With a central large high-resolution display showing all of the key driving metrics, the interior of the 570S is minimal and elegant, providing most of the crucial controls for driving in an intuitive and user-friendly manner. Flanked by the paddle shifters that control the 570S’s 7-speed dual clutch gearbox, the steering wheel is a mix of warm leather and smooth carbon fibre. It feels excellent in hand and is ideal for track use. Perhaps most crucial for a car with this much of a focus on outright performance, the 570S has hydraulic steering. As many of McLaren’s peers have moved to more modern (but comparably numb) electronic steering systems, the 570S’s hydraulic setup ensures much more feedback is delivered from the front wheels and into the driver’s hands. Make no mistake; the 570S’s simply excellent handling is made only better by its communicative and lively steering.
Yes, the 570S is fast, yes it’s beautiful, and yes it’s special. More interesting though, is that it is so much fun, even when you’re not cresting 225 kph on a track.
My next day in the Okanagan would be spent with McLaren Vancouver and Pfaff Automotive for a track day at Area 27. Area 27 is a newly developed full racetrack located in the hills above Osoyoos. Nearly 5 km long and with 16 corners, this is no backwoods go-kart track. Area 27 has multiple straightaways, elevation changes, and even a corkscrew. Here, the McLaren could finally stretch its legs. With both the handling and the engine set in Track Mode, the 570S is edgy, eager, and wilder than I expected. With 225 section Pirelli P Zero Corsas up front, and 285s in the rear, the 570S danced and wiggled under hard braking. Entering Turn 2 after the 800m long straight, the 570S’s carbon ceramic brakes stand the car on its front wheels, allowing for an incredibly fast and confident change of direction as I entered the blind left-hander.
Much of the overall character of the 570S, and indeed any modern McLaren, is derived from its full carbon tub. The 570S uses McLaren’s second generation MonoCell 2 carbon fibre passenger cell and, compared to previous generations, the second generation’s sills are thinner and lower, for easier entry and exit into the cabin. Weighing only 176 lbs, this tub is part of the formula that brings the whole of the 570S to just 3201 lbs wet, several hundred pounds lighter than its rivals from Porsche, Audi, and Mercedes. McLaren’s focus on making the 570S as light as possible is what ensured it would be a strong performer on any road or track.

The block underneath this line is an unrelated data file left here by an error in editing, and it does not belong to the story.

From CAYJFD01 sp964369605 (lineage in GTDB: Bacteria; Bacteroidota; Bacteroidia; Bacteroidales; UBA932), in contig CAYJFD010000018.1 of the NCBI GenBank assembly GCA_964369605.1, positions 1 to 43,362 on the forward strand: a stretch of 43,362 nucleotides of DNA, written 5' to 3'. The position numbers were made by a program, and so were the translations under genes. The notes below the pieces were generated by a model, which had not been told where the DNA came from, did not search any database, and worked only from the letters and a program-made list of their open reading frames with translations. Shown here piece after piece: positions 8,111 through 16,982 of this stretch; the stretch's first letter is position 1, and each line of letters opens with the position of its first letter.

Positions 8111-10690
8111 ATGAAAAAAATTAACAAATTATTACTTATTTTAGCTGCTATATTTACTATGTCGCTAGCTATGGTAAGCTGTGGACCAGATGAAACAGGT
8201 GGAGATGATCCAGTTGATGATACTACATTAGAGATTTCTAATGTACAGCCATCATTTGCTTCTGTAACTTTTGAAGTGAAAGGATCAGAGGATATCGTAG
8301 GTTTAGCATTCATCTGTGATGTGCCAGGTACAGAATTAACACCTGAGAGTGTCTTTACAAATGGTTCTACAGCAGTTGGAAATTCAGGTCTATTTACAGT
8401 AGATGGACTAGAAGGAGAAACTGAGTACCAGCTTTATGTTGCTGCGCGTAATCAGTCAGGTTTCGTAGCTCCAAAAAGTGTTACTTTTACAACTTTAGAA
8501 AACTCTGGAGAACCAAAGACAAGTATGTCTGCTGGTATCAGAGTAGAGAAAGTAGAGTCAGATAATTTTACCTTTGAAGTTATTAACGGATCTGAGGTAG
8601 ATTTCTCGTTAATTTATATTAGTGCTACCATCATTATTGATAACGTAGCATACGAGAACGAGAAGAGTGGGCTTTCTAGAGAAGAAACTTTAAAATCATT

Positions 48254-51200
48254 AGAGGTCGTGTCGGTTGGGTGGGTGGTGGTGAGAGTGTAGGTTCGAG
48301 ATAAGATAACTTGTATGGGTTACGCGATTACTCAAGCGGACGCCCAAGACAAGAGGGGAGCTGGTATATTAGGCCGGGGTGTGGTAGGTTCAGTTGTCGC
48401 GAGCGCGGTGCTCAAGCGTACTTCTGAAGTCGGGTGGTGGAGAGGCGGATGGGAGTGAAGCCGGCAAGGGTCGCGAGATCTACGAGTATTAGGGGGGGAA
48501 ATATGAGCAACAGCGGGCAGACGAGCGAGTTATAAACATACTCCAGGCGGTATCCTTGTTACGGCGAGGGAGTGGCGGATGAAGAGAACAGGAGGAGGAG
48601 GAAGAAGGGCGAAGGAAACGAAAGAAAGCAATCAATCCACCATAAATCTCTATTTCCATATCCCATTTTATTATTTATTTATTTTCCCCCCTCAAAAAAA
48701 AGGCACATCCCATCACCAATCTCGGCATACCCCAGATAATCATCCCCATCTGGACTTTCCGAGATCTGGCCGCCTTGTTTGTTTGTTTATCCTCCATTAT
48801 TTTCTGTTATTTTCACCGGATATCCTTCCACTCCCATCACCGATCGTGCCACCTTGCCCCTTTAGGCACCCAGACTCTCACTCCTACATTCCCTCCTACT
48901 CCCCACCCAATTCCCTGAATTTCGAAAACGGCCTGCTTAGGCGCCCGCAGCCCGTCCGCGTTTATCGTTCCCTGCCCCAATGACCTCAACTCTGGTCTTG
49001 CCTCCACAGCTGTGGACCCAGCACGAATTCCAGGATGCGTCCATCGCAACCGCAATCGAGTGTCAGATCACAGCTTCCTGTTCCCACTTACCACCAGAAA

The 570S ran flawlessly all day, lap after lap. Its performance greatly exceeded my ability behind the wheel, but just like on the drive in from Vancouver, regardless of the speed, I was having an absolute blast. Yes, the 570S is fast, yes it’s beautiful, and yes it’s special. More interesting though, is that it is so much fun, even when you’re not cresting 225 kph on a track.
Leaving Area 27, the 570S settled back into the duties of a normal car. The following morning I set off before dawn, with a bag in the roomy front trunk, a cup of coffee in the cup holder, and “Outro” by Vulfpeck on the stereo. Sure, it’s not quite as comfortable as a normal car, nor is it as quiet, but it is far less intimidating and difficult than you might expect of an exotic. For those who might plan more road trips and fewer track days, McLaren offers the 570GT. Tuned for more daily and long travel use; the 570GT has a slightly softer ride, additional storage space, and a panoramic glass roof. Finally, for those who prefer unlimited headroom, the 570S is also available as a convertible in the gorgeous new 570S Spider. Pricing for the 570S starts at $224,150 CAD, with the spec reviewed here carrying some optional extras including numerous carbon trim pieces, a luxury package, and lightweight five-spoke wheels.
After 825 kilometers on the road and some hot laps on an amazing track, it’s clear that the 570S is a remarkably capable all-round sports car.